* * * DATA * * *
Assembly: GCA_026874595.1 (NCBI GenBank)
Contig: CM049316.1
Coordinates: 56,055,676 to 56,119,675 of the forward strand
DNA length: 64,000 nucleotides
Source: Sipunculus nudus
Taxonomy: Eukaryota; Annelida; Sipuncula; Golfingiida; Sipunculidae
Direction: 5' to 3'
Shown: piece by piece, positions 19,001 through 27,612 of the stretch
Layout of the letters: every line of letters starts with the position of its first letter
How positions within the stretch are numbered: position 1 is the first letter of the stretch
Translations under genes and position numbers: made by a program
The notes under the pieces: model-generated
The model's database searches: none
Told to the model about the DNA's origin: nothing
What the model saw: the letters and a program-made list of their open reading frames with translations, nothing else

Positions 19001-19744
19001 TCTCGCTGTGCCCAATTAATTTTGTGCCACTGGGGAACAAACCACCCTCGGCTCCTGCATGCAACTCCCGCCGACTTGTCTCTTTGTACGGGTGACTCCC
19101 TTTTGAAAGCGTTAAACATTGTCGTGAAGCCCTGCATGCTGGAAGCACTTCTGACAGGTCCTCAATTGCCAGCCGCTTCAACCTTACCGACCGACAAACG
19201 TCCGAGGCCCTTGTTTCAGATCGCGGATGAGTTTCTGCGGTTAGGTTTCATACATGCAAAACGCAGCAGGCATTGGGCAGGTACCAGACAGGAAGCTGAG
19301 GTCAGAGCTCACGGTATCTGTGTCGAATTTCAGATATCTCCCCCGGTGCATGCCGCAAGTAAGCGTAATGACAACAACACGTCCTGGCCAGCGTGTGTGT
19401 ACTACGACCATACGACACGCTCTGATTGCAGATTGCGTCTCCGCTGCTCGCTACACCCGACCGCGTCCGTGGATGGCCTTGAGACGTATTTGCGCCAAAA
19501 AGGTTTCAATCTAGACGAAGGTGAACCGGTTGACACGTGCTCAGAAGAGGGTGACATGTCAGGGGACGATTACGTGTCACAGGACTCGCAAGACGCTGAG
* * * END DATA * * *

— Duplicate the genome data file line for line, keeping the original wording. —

Assembly: GCA_026874595.1 (NCBI GenBank)
Contig: CM049316.1
Coordinates: 56,055,676 to 56,119,675 of the forward strand
DNA length: 64,000 nucleotides
Source: Sipunculus nudus
Taxonomy: Eukaryota; Annelida; Sipuncula; Golfingiida; Sipunculidae
Direction: 5' to 3'
Shown: piece by piece, positions 19,001 through 27,612 of the stretch
Layout of the letters: every line of letters starts with the position of its first letter
How positions within the stretch are numbered: position 1 is the first letter of the stretch
Translations under genes and position numbers: made by a program
The notes under the pieces: model-generated
The model's database searches: none
Told to the model about the DNA's origin: nothing
What the model saw: the letters and a program-made list of their open reading frames with translations, nothing else

Positions 19001-19744
19001 TCTCGCTGTGCCCAATTAATTTTGTGCCACTGGGGAACAAACCACCCTCGGCTCCTGCATGCAACTCCCGCCGACTTGTCTCTTTGTACGGGTGACTCCC
19101 TTTTGAAAGCGTTAAACATTGTCGTGAAGCCCTGCATGCTGGAAGCACTTCTGACAGGTCCTCAATTGCCAGCCGCTTCAACCTTACCGACCGACAAACG
19201 TCCGAGGCCCTTGTTTCAGATCGCGGATGAGTTTCTGCGGTTAGGTTTCATACATGCAAAACGCAGCAGGCATTGGGCAGGTACCAGACAGGAAGCTGAG
19301 GTCAGAGCTCACGGTATCTGTGTCGAATTTCAGATATCTCCCCCGGTGCATGCCGCAAGTAAGCGTAATGACAACAACACGTCCTGGCCAGCGTGTGTGT
19401 ACTACGACCATACGACACGCTCTGATTGCAGATTGCGTCTCCGCTGCTCGCTACACCCGACCGCGTCCGTGGATGGCCTTGAGACGTATTTGCGCCAAAA
19501 AGGTTTCAATCTAGACGAAGGTGAACCGGTTGACACGTGCTCAGAAGAGGGTGACATGTCAGGGGACGATTACGTGTCACAGGACTCGCAAGACGCTGAG